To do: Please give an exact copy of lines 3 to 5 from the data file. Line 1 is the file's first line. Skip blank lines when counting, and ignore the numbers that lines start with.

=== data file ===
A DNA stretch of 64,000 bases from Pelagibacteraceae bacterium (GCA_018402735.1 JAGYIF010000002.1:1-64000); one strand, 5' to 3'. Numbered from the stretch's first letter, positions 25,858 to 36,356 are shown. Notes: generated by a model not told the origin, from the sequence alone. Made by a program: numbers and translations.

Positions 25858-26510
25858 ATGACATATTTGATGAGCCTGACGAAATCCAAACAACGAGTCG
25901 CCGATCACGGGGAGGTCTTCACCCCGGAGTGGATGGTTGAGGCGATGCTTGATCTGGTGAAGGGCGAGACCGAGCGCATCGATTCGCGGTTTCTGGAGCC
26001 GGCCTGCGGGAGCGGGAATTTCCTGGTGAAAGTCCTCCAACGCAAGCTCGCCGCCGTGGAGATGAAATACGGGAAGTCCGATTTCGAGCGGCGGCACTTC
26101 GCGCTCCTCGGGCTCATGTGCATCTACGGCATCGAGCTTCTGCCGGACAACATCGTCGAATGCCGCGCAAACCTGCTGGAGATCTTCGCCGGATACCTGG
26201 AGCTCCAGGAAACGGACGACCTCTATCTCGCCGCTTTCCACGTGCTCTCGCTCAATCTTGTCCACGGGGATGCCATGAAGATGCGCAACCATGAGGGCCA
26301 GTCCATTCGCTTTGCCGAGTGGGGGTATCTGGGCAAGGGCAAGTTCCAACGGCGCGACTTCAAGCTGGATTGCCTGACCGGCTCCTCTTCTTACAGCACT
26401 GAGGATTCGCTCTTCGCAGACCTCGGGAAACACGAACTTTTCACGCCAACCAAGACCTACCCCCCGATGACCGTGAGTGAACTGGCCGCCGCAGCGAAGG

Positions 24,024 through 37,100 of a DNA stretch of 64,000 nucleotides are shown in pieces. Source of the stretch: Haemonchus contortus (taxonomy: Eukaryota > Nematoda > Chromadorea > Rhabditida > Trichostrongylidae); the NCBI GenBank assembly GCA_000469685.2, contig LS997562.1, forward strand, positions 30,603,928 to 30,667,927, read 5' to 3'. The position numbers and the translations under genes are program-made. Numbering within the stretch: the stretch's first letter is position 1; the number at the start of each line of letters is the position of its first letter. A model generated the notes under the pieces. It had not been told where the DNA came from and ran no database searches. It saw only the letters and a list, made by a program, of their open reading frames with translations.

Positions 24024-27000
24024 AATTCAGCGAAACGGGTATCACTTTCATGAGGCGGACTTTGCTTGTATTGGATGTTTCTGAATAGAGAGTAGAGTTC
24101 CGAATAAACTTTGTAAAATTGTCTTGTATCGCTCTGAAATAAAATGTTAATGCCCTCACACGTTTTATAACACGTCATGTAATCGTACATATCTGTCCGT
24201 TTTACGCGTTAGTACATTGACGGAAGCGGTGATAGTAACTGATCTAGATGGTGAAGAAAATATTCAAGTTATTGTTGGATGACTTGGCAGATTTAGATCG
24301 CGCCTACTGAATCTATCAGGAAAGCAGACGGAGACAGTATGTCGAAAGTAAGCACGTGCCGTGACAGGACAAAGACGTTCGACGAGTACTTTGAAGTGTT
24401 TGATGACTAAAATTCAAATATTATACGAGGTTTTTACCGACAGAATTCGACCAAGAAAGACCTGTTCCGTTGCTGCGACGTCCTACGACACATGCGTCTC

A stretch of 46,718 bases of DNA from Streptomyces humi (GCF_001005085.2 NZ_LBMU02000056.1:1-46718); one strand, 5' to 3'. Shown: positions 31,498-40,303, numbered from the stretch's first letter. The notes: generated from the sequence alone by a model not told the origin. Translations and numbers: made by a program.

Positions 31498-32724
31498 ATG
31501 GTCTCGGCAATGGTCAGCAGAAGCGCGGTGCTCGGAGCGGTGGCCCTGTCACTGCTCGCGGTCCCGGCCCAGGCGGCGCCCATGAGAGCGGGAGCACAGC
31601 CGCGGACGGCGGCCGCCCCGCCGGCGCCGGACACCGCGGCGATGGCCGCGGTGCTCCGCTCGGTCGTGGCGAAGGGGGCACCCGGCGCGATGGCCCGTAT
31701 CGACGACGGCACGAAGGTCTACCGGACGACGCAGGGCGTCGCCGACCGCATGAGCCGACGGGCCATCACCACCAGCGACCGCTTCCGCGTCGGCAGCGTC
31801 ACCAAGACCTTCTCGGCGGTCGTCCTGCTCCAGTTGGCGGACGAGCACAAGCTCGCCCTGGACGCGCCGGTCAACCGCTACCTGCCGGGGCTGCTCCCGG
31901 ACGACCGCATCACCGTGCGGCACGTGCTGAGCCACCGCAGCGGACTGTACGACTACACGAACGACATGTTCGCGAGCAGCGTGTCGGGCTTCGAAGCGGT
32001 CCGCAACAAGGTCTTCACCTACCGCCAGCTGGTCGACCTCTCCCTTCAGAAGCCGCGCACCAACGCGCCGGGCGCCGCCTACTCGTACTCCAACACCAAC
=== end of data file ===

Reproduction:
25858 ATGACATATTTGATGAGCCTGACGAAATCCAAACAACGAGTCG
25901 CCGATCACGGGGAGGTCTTCACCCCGGAGTGGATGGTTGAGGCGATGCTTGATCTGGTGAAGGGCGAGACCGAGCGCATCGATTCGCGGTTTCTGGAGCC
26001 GGCCTGCGGGAGCGGGAATTTCCTGGTGAAAGTCCTCCAACGCAAGCTCGCCGCCGTGGAGATGAAATACGGGAAGTCCGATTTCGAGCGGCGGCACTTC